Formula 1 Insight

Hungarian GP Practice Friday

PitPass sometimes do a very useful thing when it comes to practice times - they publish a listing of aggregate times for two sessions combined. They have done this for Friday in Hungary and it makes interesting reading.

Lewis Hamilton
Quickest of the day - Lewis Hamilton

Naturally, we go down the list to see who is quickest but there is an odd little snippet buried within the times: Massa was the only one who failed to go faster in the second session. That is unusual in itself, the little Brazilian generally becoming quicker as the weekend proceeds, but it is also notable that Raikkonen has uncharacteristically gone quicker than his team mate in practice. It seems that the Finn is taking this one seriously.

He will have a difficult job tomorrow and on Sunday, however; the Ferrari does not seem to have caught up to the McLarens as yet and, indeed, were outpaced by the Renaults. Yes, both of them - Piquet second fastest and apparently ready to prove that Hockenheim was no flash in the pan.

Renault's rise to prominence should not surprise us, it being usual for them to improve at an accelerating pace through the season, but they have not quite arrived as yet. In qualifying they tend to get buried amongst those teams who have been concentrating on race set-up in practice, BMW and Red Bull generally finishing higher up the grid. I expect the same to happen here but the improvement in the Renault is becoming very obvious and they could threaten the top three within a few more races.

BMW look a good deal more promising than they have done for a while. Remembering that they are the great sandbaggers of practice, their Ferrari-like times today must make them contenders for the front two rows of the grid. And Heidfeld is quicker than Kubica, surely proof that he is over his tire-warming problems. The BMW may not threaten the McLarens yet but Ferrari must be very worried.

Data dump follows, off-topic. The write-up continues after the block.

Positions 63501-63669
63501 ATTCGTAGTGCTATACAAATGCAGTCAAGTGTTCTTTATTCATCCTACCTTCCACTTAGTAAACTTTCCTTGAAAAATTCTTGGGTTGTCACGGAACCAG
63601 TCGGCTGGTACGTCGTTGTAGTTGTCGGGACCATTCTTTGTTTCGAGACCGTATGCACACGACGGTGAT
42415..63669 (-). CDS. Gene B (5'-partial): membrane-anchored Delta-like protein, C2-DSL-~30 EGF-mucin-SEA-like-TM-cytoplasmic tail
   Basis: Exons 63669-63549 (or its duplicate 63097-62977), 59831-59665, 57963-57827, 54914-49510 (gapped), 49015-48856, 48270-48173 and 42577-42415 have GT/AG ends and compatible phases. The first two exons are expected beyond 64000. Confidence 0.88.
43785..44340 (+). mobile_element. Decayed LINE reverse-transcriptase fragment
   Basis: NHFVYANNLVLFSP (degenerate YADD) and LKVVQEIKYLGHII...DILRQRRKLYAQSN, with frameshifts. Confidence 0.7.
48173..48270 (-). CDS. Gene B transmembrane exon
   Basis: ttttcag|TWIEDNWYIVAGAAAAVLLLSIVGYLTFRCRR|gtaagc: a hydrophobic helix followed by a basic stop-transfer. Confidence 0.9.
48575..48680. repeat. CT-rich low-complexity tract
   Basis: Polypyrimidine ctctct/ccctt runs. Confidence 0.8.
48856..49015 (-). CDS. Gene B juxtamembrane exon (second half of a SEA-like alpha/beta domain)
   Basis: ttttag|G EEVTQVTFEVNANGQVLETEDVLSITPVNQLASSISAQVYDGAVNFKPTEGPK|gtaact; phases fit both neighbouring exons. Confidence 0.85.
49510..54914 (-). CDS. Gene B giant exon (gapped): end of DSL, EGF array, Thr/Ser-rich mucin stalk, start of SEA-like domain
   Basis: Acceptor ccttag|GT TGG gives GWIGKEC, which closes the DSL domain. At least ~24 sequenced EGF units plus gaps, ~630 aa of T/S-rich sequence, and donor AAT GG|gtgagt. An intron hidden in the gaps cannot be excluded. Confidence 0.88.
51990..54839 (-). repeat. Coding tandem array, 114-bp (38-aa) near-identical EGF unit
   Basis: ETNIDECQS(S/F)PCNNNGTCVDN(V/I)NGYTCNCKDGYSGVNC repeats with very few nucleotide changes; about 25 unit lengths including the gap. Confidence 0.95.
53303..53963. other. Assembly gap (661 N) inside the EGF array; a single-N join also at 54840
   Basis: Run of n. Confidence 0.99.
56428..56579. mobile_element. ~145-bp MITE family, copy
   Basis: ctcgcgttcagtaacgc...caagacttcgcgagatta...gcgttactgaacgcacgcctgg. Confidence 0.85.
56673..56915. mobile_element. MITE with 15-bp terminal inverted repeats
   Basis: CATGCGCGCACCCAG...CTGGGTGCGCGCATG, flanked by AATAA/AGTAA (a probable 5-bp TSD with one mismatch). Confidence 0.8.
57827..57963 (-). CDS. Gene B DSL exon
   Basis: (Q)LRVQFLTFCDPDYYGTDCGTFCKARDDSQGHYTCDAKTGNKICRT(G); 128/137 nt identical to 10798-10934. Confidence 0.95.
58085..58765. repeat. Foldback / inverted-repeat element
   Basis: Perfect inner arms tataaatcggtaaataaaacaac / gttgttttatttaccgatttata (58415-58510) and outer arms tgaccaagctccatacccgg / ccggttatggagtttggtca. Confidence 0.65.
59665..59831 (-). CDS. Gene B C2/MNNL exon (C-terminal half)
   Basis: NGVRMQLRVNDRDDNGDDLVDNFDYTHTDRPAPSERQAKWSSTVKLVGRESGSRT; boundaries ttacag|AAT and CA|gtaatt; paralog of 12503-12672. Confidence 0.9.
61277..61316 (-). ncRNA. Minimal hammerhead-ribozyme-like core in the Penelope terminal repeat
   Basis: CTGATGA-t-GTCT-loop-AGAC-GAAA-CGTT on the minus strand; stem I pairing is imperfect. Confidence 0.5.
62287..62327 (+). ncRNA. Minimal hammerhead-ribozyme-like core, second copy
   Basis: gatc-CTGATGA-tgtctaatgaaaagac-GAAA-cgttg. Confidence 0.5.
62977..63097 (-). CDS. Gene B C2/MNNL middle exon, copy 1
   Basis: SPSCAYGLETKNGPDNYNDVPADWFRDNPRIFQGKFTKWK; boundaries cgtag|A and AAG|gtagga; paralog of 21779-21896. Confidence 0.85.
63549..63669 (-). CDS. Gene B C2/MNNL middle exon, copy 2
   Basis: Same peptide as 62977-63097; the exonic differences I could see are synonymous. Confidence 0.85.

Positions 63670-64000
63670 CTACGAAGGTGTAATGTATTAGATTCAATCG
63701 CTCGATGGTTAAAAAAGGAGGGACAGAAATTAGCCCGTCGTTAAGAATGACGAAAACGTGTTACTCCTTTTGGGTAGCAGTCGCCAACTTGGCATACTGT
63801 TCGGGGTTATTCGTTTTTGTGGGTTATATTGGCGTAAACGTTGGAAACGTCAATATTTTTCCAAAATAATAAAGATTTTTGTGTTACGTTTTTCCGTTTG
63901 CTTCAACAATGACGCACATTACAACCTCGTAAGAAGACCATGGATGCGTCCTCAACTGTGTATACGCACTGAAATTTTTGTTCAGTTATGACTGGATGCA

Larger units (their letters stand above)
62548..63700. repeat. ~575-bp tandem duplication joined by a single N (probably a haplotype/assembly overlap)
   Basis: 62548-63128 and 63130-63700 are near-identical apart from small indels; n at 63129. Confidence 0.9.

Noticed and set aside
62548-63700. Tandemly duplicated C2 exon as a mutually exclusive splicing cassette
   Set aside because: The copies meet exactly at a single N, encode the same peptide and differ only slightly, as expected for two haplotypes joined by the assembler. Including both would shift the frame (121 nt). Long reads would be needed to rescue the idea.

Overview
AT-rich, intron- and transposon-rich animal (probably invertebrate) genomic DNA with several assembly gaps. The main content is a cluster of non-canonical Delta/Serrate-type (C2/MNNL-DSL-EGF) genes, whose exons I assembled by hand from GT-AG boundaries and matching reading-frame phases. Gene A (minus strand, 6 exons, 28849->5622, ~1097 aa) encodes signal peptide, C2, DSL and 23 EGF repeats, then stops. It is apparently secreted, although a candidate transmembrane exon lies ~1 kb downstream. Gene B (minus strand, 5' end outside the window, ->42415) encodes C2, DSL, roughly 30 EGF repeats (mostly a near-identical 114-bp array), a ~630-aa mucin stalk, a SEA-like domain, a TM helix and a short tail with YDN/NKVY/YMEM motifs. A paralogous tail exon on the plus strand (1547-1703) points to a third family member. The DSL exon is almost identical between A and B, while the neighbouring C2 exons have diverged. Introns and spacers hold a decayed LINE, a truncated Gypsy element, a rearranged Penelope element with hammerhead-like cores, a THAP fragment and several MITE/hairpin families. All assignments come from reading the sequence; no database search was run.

Perhaps the biggest surprise is the mediocre performance of the Red Bull pair. After becoming a factor in the battle for third fastest team, they have slumped here and even Toyota have slipped ahead. This may be a matter of the Newey chassis not being as good on tight circuits; it is hard to judge since our usual yardstick, Vettel, had a troubled time today and was not able to show how quick the STR can be. I suspect that both teams will find it difficult to make it through to Q3, however.

Williams and Toyota seem to be marking time on the development front, very much midfield at this circuit. And Honda and Force India bring up the rear as usual. This is more an indicator of how competitive the sport is at the moment than a matter of inability to cut the mustard - discounting Vettel's times, less than two seconds separate the dominant McLarens from the slowest car on the grid. When such small margins are involved, it takes only a minor tweak to send a team rocketing up through the order.

Hence the proliferation of shark fins, of course. It is obvious that this modification gives only the slightest of improvements, if any, but each team has to try it just in case. The first team to stumble upon somethjing that makes a significant difference is going to look very good for a while.

It looks like we have another McLaren race on our hands, however. The sensible money has to be on Hamilton for the win but Kovalainen has a shot at pole on his current form. A McLaren one-two here would be a boring race but must also set the constructors championship alight. Funny how the competition gets better as the politics of F1 put the future in question...


Steven Roy
This post turned out to be a lot longer than intended.

I watched the second practise session live and although it was quiet in terms of incidents it was interesting and I think informative.